A £10 million Government investment announced today by Universities and Science Minister David Willetts will help universities with the transition to open access to publicly-funded research findings.
The investment will enable a number of research-intensive UK institutions to kick-start the process of developing policies and setting up funds to meet the costs of article processing charges (APCs). This is in line with the recommendations of the Finch report on open access, published in June.
Speaking at the British Science Festival in Aberdeen, David Willetts said:
“Removing paywalls surrounding publicly-funded research findings is a key commitment for this Government and will have real economic and social benefits.
“This extra £10 million investment will help some of our universities move across to the open access model. This will usher in a new era of academic discovery and keep the UK at the forefront of research to drive innovation and growth.”
The investment will be made to 30 institutions receiving funding through Research Councils and UK higher education funding councils. It is in addition to the contribution RCUK will be making to institutions to support payment of APCs associated with open access through block funding grants from 1 April 2013 onwards. More details of this will be announced in the autumn.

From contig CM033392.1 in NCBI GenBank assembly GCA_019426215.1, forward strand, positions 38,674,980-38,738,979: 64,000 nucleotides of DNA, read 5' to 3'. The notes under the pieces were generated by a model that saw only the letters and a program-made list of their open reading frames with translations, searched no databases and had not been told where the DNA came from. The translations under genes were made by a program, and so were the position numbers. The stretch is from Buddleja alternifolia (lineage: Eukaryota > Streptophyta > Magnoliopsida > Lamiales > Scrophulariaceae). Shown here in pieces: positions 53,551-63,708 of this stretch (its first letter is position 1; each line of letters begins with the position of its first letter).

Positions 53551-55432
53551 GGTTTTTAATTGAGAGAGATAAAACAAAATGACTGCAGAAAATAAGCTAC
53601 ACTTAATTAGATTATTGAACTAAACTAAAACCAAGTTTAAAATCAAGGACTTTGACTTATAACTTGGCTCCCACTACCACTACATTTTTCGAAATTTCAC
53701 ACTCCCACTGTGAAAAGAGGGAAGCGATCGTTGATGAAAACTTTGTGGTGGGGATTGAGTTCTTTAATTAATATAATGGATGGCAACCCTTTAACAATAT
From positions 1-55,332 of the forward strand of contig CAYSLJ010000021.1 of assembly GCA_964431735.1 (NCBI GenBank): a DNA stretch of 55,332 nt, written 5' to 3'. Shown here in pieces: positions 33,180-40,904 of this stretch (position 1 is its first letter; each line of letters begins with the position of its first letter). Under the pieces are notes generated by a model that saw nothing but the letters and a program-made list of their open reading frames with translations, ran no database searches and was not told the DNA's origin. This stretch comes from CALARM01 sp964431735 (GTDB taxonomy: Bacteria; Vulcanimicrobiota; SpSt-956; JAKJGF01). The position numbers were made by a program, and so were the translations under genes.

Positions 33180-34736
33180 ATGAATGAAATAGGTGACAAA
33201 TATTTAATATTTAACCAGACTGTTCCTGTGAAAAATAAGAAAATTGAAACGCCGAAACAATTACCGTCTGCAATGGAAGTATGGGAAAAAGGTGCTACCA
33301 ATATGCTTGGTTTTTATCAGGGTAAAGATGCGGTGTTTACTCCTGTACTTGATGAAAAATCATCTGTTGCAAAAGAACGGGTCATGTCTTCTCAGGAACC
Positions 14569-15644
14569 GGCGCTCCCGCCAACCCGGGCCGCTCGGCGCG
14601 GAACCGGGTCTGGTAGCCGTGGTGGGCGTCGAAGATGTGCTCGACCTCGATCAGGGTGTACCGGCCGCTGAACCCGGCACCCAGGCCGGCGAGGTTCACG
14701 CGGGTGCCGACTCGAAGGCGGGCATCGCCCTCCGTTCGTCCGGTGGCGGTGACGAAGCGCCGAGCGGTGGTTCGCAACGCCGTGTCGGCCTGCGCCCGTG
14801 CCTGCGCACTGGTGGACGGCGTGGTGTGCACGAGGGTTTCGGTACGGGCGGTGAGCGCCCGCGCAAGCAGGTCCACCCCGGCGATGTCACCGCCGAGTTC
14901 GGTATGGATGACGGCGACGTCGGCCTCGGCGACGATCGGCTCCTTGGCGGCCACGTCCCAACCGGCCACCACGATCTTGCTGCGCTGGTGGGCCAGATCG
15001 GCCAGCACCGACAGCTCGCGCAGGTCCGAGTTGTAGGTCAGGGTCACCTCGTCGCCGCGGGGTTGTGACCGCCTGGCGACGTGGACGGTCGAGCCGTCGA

The UK Funding Councils will launch a consultation this autumn on implementing a requirement that research outputs submitted to any future Research Excellence Framework (REF) should be as widely accessible as possible.
Professor Douglas Kell, RCUK Champion for Research and Information Management, welcomed the announcement, commenting:
“We are delighted that BIS is providing additional funding to a number of universities to assist in their transition to full open access, helping them to set up and manage their funds for research publications. This underpins the work of RCUK and other research funders in providing full access to ground-breaking research that can contribute to both the economic growth and the social wellbeing of the UK and beyond.”
David Sweeney, Director (Research, Innovation and Skills) at the Higher Education Funding Council for England (HEFCE), said:
“We welcome this allocation, which will help establish funds to support freely accessible research publications, and which underlines the principle of open access publication upon which our forthcoming consultation is based. We are delighted to be working with the Research Councils and other funders in this work to support research findings being more widely disseminated.”
The Government has already formally responded to the Finch report on open access and accepted the main recommendations. The details of how the measures detailed in the report should be developed are being worked on by funders in consultation with universities, research institutions, authors and publishers.